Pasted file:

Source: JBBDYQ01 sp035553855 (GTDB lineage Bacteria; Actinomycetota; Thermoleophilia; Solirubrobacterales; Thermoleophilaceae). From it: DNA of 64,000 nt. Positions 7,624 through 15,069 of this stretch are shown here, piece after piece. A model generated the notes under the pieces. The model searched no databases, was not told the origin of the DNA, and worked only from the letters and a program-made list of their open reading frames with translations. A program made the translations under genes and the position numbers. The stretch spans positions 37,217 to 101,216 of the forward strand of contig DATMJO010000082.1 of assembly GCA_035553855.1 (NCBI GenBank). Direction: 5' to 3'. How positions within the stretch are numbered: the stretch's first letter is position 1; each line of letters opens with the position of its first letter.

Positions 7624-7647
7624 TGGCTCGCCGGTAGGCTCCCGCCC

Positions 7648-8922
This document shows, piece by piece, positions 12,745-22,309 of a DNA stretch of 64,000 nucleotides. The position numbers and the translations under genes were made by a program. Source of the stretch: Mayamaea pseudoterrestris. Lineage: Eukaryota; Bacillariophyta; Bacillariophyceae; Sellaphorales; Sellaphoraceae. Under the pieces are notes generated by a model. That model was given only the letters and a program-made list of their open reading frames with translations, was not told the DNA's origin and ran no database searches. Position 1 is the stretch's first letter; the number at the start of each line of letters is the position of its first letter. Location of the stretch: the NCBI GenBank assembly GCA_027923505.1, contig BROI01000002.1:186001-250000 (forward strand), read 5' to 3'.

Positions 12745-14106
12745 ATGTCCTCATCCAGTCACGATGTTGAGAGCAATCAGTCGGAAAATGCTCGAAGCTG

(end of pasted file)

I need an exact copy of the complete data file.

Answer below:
Source: JBBDYQ01 sp035553855 (GTDB lineage Bacteria; Actinomycetota; Thermoleophilia; Solirubrobacterales; Thermoleophilaceae). From it: DNA of 64,000 nt. Positions 7,624 through 15,069 of this stretch are shown here, piece after piece. A model generated the notes under the pieces. The model searched no databases, was not told the origin of the DNA, and worked only from the letters and a program-made list of their open reading frames with translations. A program made the translations under genes and the position numbers. The stretch spans positions 37,217 to 101,216 of the forward strand of contig DATMJO010000082.1 of assembly GCA_035553855.1 (NCBI GenBank). Direction: 5' to 3'. How positions within the stretch are numbered: the stretch's first letter is position 1; each line of letters opens with the position of its first letter.

Positions 7624-7647
7624 TGGCTCGCCGGTAGGCTCCCGCCC

Positions 7648-8922
This document shows, piece by piece, positions 12,745-22,309 of a DNA stretch of 64,000 nucleotides. The position numbers and the translations under genes were made by a program. Source of the stretch: Mayamaea pseudoterrestris. Lineage: Eukaryota; Bacillariophyta; Bacillariophyceae; Sellaphorales; Sellaphoraceae. Under the pieces are notes generated by a model. That model was given only the letters and a program-made list of their open reading frames with translations, was not told the DNA's origin and ran no database searches. Position 1 is the stretch's first letter; the number at the start of each line of letters is the position of its first letter. Location of the stretch: the NCBI GenBank assembly GCA_027923505.1, contig BROI01000002.1:186001-250000 (forward strand), read 5' to 3'.

Positions 12745-14106
12745 ATGTCCTCATCCAGTCACGATGTTGAGAGCAATCAGTCGGAAAATGCTCGAAGCTG